Which Protein Source is Best for Mass-Rearing of Asian Weaver Ants?


  • Andreas Dwi Advento
  • Kalsum M. Yusah
  • Mohammad Naim
  • Jean-Pierre Caliman
  • Tom Maurice Fayle




Oecophylla smaragdina, ant farming, biological control, aggression index, colony size, IPM


The Asian weaver ant (Oecophylla smaragdina) is sometimes used as a biocontrol agent against pests in tropical agriculture as part of integrated pest management programmes. However, the effectiveness of weaver ants as a predator depends on the abundance and activity of colonies in naturally occurring populations. Mass-rearing is a method that could be useful both for getting lots of colonies and for maximising colony growth and aggressiveness. The diet of mass reared weaver ants potentially impacts their growth rate and behaviour. In this study, we investigate the effect of four common commercial protein diets (mackerel, tuna, cricket and mealworms) on O. smaragdina colony growth and aggressiveness during mass-rearing over a two-month experimental study at the Smart Research Institute, Riau, Indonesia. Colonies fed on mackerel, the cheapest protein source, and mealworm were able to grow significantly larger than those fed on tuna, even though colonies fed with mackerel showed the lowest amount of mass intake of protein food. In contrast, colonies fed with crickets (the diet with the greatest proportion of protein) had the greatest aggression index against experimentally placed bagworms (a common pest in oil palm plantations), with their aggression being significantly greater than that for mackerel-fed colonies. Taken together, our results show that there are trade-offs between different protein diets for weaver ant colonies in mass rearing facilities. Protein diet can be chosen depending on whether colony growth rate, colony aggressiveness, or price is the main factor driving decisions.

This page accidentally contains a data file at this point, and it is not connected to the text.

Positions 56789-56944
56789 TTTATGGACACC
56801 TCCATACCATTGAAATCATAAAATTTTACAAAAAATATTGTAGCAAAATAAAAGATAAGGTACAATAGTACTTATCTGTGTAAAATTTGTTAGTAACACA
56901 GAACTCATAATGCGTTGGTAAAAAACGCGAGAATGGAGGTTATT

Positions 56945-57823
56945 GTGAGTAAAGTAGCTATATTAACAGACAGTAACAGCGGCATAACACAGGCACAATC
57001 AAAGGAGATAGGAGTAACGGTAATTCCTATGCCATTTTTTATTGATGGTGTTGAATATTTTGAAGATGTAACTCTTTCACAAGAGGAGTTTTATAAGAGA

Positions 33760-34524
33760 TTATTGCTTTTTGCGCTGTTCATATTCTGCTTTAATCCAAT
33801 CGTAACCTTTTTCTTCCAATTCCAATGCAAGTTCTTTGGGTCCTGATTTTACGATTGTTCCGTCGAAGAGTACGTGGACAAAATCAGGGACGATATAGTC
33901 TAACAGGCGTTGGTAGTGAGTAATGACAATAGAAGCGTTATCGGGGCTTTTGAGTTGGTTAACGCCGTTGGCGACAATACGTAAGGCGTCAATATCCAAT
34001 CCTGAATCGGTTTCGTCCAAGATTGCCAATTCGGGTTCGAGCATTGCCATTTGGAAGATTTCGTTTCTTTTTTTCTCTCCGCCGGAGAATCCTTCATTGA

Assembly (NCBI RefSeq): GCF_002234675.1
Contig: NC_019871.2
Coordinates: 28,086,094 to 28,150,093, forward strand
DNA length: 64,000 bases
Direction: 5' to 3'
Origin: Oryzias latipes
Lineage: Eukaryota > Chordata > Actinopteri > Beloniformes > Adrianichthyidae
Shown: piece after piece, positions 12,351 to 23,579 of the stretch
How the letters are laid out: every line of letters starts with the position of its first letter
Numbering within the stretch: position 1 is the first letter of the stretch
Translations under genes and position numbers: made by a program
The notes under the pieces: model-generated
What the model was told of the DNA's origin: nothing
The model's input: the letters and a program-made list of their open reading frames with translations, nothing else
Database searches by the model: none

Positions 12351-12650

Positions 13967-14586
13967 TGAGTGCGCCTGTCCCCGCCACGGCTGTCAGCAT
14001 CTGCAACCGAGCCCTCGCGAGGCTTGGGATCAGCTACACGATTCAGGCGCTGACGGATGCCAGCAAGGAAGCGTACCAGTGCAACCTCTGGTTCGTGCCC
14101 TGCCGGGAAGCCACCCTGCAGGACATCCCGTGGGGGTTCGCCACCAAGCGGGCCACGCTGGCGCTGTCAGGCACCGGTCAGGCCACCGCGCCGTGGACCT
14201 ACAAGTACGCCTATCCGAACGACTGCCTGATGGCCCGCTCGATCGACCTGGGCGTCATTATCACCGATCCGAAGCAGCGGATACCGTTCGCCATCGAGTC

How to Cite

Advento, A. D. ., M. Yusah, K. ., Naim, M., Caliman, J.-P., & Fayle, T. M. . (2022). Which Protein Source is Best for Mass-Rearing of Asian Weaver Ants?. Journal of Tropical Biology & Conservation (JTBC), 19, 93–107. https://doi.org/10.51200/jtbc.v19i.3940